From movement_of_time - here is a supercut on the lonely people in Sofia Coppola films.
BAFTA invited some of the best minds in the film world to our BAFTA HQ in London to discuss their craft and work with an intimate audience.
In this video Ryan E Walters of Indie Cinema Academy not only explains what negative fill is and how to use it, but he shows it being applied to different situations, gives tips on placement, and provides you with professional & DIY solutions.
In this masterclass, factual directors from TV programmes such as Educating Yorkshire and The Unspeakable Crime: Rape offer insights into their craft, and give their top tips on getting into the industry.
Light emitting diodes have actually been around for quite a bit longer than you may expect… so why does everyone in the electronics space seem to be so obsessed with them lately?
What are the costs and energy specifications of the Death Star from Star Wars? It’s Imperial Engineering 101 on Because Science with Kyle Hill.
If you want to listen to faint sounds far away, you’re going to need a bigger ear. Parabolic microphones gather and focus sound waves the way a satellite dish focuses radio waves, making it possible to listen to the quietest of sounds hundreds of feet away.
Now while this is an interesting build it won’t replace having a good microphone within close proximity to your subject. As always – we must turn to science. (Wikipedia)
Parabolic microphones are generally not used for high fidelity recording applications because dishes small enough to be portable have poor low frequency (bass) response. This is because, from the Rayleigh criterion, parabolic dishes can only focus waves with a wavelength much smaller than the diameter of their aperture. The wavelength of sound waves at the low end of human hearing (20 Hz) is about 17 metres (56 feet); focusing them would require a dish much larger than this. A typical parabolic microphone dish with a diameter of one metre would have little directivity for sound waves longer than 30 cm, corresponding to frequencies below 1 kHz.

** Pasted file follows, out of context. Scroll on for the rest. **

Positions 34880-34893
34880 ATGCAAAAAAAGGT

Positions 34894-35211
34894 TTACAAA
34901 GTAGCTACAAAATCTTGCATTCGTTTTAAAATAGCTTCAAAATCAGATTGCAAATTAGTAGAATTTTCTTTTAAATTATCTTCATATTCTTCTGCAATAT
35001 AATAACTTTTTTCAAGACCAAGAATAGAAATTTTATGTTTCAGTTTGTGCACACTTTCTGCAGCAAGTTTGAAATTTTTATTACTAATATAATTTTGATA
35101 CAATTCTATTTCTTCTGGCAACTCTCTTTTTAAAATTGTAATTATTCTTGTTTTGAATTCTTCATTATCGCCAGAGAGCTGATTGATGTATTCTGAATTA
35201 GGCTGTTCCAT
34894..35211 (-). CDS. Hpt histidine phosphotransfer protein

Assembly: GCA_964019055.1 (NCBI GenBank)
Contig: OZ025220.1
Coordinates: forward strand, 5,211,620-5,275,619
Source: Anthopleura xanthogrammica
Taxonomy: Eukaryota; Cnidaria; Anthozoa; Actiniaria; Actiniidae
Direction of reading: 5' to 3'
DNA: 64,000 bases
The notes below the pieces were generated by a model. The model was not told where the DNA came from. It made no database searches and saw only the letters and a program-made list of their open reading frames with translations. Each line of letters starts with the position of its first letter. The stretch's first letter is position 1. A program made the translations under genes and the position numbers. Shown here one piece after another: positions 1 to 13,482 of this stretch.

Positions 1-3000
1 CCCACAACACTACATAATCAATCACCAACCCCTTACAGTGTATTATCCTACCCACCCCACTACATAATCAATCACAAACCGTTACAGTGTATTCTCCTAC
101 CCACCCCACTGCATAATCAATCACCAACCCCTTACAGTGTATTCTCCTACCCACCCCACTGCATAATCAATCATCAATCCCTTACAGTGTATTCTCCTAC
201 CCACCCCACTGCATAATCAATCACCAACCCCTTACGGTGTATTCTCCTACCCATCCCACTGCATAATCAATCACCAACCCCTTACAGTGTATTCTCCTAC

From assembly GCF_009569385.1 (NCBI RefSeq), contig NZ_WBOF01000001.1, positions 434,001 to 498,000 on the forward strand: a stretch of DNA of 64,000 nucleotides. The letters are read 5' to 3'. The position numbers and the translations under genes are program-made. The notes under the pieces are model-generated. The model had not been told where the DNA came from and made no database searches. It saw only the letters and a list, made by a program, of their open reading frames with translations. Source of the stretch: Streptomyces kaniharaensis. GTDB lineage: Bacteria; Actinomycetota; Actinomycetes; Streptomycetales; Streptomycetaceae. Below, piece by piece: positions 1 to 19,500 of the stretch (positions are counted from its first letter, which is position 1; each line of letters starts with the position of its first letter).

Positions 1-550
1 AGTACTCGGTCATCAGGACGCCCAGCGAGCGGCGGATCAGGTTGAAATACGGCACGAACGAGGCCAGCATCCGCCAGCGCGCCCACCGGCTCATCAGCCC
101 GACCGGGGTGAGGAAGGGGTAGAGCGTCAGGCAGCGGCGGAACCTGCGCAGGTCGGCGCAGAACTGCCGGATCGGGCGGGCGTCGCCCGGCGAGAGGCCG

Still if you just want to hear something far away, this might be a fun build.
In this episode, Ryan from RØDE Microphones provides a few tips on boom technique for dialogue capture on set. Booming allows the audio operator to get the microphone nice & close to the action while standing at a difference.
Can movement tell a story? Sure, if you’re as gifted as Akira Kurosawa. More than any other filmmaker, he had an innate understanding of movement and how to capture it onscreen. Join Every Frame a Painting today in studying the master, possibly the greatest composer of motion in film history.
Joey Shanks breaks down step by step the entire production process of recreating the Interstellar Blackhole.
Mitchell Ball produced a 29 part series of short clips covering the basics of Grip – from tying knots to the different kinds of stands and grip equipment as well common industry terms. You can view the playlist her or scroll through the list on YouTube to pick which tips to watch.